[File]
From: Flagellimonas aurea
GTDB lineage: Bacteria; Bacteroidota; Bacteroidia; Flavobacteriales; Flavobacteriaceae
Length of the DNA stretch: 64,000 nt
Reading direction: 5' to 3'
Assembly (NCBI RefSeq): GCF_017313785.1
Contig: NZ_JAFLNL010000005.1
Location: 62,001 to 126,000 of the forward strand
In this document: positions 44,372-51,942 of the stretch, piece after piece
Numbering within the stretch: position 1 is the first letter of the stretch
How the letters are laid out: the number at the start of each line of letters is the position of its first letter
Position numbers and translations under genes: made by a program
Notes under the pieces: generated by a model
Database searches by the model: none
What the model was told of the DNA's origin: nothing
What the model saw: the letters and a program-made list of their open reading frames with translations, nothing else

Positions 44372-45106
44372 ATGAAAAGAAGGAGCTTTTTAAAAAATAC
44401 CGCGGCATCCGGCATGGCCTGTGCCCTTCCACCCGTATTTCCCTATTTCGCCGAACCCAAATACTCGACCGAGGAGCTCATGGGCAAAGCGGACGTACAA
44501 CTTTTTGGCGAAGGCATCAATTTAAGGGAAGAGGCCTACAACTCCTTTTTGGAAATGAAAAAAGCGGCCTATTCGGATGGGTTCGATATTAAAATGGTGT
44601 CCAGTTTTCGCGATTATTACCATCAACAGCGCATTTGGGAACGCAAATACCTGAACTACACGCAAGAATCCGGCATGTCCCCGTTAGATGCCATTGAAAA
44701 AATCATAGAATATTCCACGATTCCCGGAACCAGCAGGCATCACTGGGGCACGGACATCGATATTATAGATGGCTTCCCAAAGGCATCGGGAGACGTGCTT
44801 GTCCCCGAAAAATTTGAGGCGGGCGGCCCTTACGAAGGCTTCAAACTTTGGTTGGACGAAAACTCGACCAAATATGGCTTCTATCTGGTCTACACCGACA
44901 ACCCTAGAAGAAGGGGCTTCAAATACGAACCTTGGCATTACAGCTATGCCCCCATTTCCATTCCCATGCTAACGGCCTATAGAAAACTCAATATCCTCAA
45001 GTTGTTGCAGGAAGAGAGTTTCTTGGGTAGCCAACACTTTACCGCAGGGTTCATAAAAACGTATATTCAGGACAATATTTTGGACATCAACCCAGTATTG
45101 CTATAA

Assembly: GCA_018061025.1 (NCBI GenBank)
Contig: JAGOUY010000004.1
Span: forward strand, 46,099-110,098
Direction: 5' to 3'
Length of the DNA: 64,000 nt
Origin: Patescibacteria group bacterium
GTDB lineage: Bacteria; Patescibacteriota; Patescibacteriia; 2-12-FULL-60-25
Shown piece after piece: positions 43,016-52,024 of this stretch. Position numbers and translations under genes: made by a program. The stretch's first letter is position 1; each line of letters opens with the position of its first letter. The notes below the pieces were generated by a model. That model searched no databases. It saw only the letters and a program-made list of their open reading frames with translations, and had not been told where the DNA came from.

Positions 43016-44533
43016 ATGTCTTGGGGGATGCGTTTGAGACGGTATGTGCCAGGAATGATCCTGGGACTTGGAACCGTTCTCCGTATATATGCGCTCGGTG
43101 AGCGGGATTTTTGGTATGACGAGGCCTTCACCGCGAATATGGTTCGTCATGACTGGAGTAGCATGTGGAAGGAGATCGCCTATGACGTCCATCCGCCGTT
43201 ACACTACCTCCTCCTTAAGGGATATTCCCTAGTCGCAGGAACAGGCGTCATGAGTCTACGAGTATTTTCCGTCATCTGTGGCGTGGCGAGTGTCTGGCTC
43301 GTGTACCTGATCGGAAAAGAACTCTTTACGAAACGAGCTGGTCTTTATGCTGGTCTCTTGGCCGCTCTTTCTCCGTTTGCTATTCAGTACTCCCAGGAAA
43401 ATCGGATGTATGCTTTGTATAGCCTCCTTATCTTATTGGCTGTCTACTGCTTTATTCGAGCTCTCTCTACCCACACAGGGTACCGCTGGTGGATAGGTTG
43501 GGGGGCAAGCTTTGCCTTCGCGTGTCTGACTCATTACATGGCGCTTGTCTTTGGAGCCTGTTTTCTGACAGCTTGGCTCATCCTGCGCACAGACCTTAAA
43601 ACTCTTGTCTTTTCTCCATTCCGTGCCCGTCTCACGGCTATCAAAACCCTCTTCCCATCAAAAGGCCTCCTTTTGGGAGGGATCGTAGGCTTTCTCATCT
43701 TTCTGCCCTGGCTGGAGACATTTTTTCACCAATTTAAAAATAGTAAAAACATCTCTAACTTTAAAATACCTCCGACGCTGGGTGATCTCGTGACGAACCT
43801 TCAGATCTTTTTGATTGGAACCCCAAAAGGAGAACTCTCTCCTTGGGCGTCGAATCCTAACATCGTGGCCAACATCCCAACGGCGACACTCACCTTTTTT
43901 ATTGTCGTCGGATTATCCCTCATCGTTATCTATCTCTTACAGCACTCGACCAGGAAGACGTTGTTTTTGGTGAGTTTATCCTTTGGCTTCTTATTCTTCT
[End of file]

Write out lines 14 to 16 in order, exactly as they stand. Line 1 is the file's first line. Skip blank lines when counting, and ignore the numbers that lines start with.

What the model was told of the DNA's origin: nothing
What the model saw: the letters and a program-made list of their open reading frames with translations, nothing else

Positions 44372-45106